Thankfully, several natural and medical interventions can help. Plus, certain lifestyle changes can reduce the severity and frequency of nausea.

Natural Remedies for Nausea

Before opting for pharmaceutical interventions, consider the following natural remedies and treatments.

  • Ginger

Compounds found in ginger work in a similar way to those found in prescription anti-nausea drugs.

While there is little research into ginger’s effect on menopause-related nausea, several studies have found that ginger can reduce queasiness in women during pregnancy.

So, since consuming ginger or ginger supplements is deemed relatively safe for most people, it’s certainly worth a try.

  • Peppermint oil

Inhaling peppermint oil is another popular and effective method for alleviating bouts of nausea.

It’s been proven to work both on its own and in conjunction with other anti-nausea medications. And most interestingly of all, it works quickly. One study showed that within less than two minutes of treatment, almost 80% of study participants noticed a reduction in their symptoms.

  • Acupuncture

Acupuncture has been used for centuries to treat countless conditions, and many Chinese medicine practitioners swear by its effectiveness in reducing nausea.

Several studies show that acupuncture treatment can reduce nausea and vomiting in various demographics, for example, people undergoing chemotherapy and people recovering from abdominal surgery.

Unfortunately, there are no direct studies on acupuncture’s effectiveness for menopause-related nausea. However, research suggests that it can help to significantly improve many other common symptoms of menopause, such as hot flashes, night sweats, and sleep disturbances. So, with so many purported benefits, it’s certainly worth a try.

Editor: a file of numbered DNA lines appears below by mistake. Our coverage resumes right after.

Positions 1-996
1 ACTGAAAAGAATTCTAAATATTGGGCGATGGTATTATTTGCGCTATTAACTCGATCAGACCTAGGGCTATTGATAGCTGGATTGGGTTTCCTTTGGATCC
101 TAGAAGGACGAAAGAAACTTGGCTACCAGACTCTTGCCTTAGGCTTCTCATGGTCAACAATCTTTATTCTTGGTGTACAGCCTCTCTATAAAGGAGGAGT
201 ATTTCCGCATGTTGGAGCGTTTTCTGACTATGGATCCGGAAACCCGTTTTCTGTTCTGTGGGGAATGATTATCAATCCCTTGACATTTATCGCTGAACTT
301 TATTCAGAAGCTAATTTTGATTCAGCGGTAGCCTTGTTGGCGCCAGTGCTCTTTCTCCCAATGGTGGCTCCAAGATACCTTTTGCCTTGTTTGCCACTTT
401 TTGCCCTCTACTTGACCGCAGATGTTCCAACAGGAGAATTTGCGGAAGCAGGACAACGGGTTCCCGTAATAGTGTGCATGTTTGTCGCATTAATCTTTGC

• Controlled breathing

Research shows that various types of breathing exercises can help to reduce nausea. And the effect is quite profound. One study on patients recovering from operations found that those who practiced deep breathing found relief from nausea immediately after surgery as well as 12 and 24 hours later.

There are various breathing exercises you can try, such as pursed lip breathing and diaphragmatic breathing. But even just taking long, slow, deep, and controlled breaths can help.

Medical Treatments for Nausea

If natural remedies aren’t helping, visit your doctor. They may be able to suggest or prescribe an antiemetic, a type of medication that is used to treat nausea.

Popular over-the-counter antiemetic drugs include bismuth subsalicylate (sold as Kaopectate and Pepto Bismol, and Dramamine.

Prescription options include ondansetron (sold as Zofran), metoclopramide (sold as Reglan), and promethazine (sold as Phenergan).

If hormone replacement therapy (HRT) is the cause of your nausea, your doctor may be able to change your formulation or dose. They might also suggest an alternative treatment plan, such as oral birth control pills.

Lifestyle Changes That Can Help to Reduce Nausea

A few small tweaks to your daily habits can have a big impact on your levels of nausea. So, try the following tips and see if you notice an improvement.

  • Watch what you eat

Certain dietary changes can help to reduce the symptoms of nausea. Try to cut down on trigger foods and beverages, such as:

  • Alcohol
  • Coffee
  • Tea
  • Spicy foods
  • Dairy
  • Fatty foods

If you’re suffering from nausea but still feel hungry, keep your diet bland. Bland foods that can help to settle your stomach include:

  • Toast
  • Bananas
  • Applesauce
  • Soda crackers
  • Eggs
  • White rice
  • Potatoes or sweet potatoes
  • Stick to small, frequent meals

Eating little and often is much easier on your digestive system than eating two or three large meals per day. So, if you’re feeling nauseous, but you still have an appetite, stick to small potions and spread them out frequently throughout the morning, afternoon, and evening.

Plus, to minimize the likelihood of nausea or vomiting, avoid exercise or lying down for around 30-60 minutes after you eat.

  • Keep moving

If you’re feeling sick or queasy, the last thing you’re going to want to do is exercise. But when you’re feeling well, regular physical activity can help to stave off future bouts of nausea.